[CDBI] Why does CDBI not populate the object on insert

Michael G Schwern schwern at pobox.com
Fri Mar 6 00:10:10 GMT 2009


Bill Moseley wrote:
> On Thu, Mar 05, 2009 at 02:15:40PM -0800, Michael G Schwern wrote:
>>>>     my $artist = Artist->insert({ name => 'Artist Name' });
>>>>
>>>> then $artist->name doesn't exist yet in the object. That means, of
>>>> course, that $artist->name must do another fetch of the database.
>> Well, keep in mind that it's not *another* fetch of the database as no fetch
>> should have been done by that point unless it's to get the auto incremented
>> primary key which is cheap.
> 
> Ya, but my point of course is if I just defined the artist name
> I probably don't need to fetch it back from the database.
> 
> 
>>> That's exactly the reason. Triggers (both the database kind and possibly the
>>> CDBI kind) might change the record values after it is inserted into the
>>> database. The primary key columns should be intact, I believe, but the other
>>> columns are flushed and all "essential" columns reloaded upon access.
>> Exactly right.  Don't forget about defaults and truncation by type.  For
>> example, DECIMAL(6,2) or CHAR(2).  It's more common than you'd think.
> 
> Yes, although I'd be hard pressed to think of a time when:
> 
>     $foo->value( $new_value );
>     $foo->update;
>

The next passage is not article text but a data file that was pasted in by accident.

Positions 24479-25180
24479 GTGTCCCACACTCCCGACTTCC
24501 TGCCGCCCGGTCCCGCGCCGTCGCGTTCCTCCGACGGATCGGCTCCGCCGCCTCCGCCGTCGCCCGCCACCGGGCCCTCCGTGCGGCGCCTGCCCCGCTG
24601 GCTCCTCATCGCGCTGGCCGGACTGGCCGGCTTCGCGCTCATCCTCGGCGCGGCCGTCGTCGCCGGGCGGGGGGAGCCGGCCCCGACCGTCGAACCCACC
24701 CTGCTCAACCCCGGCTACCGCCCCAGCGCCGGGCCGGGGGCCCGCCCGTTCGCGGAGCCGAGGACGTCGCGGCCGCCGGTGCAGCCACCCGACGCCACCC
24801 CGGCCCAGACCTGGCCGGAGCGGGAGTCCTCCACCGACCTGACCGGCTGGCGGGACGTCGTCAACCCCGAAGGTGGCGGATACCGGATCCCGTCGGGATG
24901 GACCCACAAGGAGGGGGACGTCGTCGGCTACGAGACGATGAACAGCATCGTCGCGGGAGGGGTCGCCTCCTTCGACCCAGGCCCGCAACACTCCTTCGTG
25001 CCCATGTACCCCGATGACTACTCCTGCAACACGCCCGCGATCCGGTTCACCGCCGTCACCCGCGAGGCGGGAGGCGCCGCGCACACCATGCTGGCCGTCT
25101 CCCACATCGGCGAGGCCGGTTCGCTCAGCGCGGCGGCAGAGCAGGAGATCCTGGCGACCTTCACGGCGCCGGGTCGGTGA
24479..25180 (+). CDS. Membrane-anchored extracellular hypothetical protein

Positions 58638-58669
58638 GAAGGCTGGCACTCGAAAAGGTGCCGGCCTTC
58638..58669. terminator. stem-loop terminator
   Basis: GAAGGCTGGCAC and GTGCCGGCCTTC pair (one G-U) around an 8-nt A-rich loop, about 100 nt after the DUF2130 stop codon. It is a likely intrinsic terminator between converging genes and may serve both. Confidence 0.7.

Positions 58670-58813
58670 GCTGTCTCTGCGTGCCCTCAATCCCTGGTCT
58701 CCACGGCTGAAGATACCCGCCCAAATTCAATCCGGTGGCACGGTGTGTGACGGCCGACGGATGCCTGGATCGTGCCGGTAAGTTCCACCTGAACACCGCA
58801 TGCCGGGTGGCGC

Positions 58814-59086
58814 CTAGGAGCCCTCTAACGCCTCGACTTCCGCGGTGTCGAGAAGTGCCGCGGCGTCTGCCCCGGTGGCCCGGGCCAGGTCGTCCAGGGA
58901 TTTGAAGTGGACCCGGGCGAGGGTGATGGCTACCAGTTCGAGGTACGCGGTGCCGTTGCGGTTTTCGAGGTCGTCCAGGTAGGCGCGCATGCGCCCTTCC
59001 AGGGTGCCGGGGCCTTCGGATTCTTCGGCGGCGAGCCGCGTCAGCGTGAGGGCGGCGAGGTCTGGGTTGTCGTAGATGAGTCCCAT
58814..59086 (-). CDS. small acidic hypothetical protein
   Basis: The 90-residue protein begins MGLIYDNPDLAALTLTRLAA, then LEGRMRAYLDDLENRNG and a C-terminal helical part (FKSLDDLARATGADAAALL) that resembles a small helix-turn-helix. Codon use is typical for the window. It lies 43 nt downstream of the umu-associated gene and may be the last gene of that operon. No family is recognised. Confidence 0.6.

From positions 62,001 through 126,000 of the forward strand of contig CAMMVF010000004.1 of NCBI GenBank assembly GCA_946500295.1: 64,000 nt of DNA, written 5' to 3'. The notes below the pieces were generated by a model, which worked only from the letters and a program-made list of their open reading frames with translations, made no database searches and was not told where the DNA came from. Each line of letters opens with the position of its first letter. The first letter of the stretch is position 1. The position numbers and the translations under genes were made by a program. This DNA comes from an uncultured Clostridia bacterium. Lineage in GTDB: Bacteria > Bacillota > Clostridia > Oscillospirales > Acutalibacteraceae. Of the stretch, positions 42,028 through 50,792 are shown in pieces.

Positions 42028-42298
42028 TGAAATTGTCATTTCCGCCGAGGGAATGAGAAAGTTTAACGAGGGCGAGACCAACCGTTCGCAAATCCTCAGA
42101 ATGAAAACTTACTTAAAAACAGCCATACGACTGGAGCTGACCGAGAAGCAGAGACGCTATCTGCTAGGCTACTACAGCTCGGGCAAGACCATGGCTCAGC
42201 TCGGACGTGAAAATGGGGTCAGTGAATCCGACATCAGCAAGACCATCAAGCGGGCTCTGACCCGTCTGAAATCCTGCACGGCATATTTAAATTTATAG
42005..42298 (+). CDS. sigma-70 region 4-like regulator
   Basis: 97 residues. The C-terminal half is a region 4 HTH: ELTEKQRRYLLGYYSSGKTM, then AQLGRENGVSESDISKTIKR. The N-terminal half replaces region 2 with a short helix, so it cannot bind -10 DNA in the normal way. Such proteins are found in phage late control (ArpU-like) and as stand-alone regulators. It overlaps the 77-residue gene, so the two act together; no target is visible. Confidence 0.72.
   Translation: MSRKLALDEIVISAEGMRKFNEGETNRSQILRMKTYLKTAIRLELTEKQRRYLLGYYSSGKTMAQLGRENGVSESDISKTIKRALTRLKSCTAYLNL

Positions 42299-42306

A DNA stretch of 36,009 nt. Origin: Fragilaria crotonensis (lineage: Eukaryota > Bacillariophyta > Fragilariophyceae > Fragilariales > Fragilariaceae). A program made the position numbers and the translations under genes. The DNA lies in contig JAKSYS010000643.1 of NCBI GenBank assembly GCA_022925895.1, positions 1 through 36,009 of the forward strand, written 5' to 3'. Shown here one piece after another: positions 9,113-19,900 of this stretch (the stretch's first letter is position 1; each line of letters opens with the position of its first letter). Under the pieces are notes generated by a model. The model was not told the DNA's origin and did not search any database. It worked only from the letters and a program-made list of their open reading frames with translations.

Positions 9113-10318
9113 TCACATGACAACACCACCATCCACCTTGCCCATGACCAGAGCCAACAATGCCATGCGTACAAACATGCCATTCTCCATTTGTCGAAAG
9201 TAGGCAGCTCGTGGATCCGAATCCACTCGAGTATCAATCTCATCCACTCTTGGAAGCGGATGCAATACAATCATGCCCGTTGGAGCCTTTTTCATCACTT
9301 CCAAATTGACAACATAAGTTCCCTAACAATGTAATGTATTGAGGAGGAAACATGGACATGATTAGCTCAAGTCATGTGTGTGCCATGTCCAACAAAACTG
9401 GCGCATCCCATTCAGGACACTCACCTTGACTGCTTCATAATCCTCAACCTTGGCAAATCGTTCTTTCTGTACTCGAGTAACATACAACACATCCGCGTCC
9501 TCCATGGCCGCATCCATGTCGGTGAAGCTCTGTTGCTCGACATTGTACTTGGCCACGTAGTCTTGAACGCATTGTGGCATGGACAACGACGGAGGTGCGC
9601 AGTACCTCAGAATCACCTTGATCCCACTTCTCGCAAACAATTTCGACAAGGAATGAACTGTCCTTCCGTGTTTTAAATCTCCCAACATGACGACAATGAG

>     $foo->value ne $new_value;

    value DECIMAL(6,2)
    $new_value = 12.34567;

$foo->value will be 12.34

    value VARCHAR NOT NULL DEFAULT "foo"
    $new_value = undef;

$foo->value will be "foo"

    value CHAR(2)
    $new_value = "foo";

$foo->value will be "fo"

And then you have data normalization at the database level rather than the
application level.  Capitalization, phone numbers, credit card numbers,
province names, country names... all are better done in the database than in
individual applications to keep data integrity.


>> You can mitigate the problem by not using lazy loading, just set all columns
>> to "All", then you just have the one select.
> 
> I did try and customize my Essential.  I think I have some code that
> overrides search() that lets me know when CDBI is going back to the db
> for extra columns -- that was helpful in tuning years back.

Honestly, lazy loading is probably the biggest architectural mistake I made in
CDBI.  It seemed like a good idea at the time in 1999, with limited memory and
I was working on a message storage system (lots of small headers, big body)
but honestly it made the code way more complicated than it should be and
probably drags performance down more than it speeds up.  I should have just
made each message join from header and body tables but that would have
required good join support early on and I suck at joins.

That's something which came out of writing DBIx::Class::CDBICompat.  Lazy
loading slows accessors down a lot.


> Again, what I noticed was a long running script that was creating a
> bunch of nested structures and then the trip backwards was generating
> quite a few selects for object I knew I had.
> 
>     $country = $hood->city->state->country;

Speaking of sucking at joins, that's always going to suck in CDBI.  Consider
using Class::DBI::Sweet or DBIx::Class both of which I believe can model the
above as a join instead of a string of selects.



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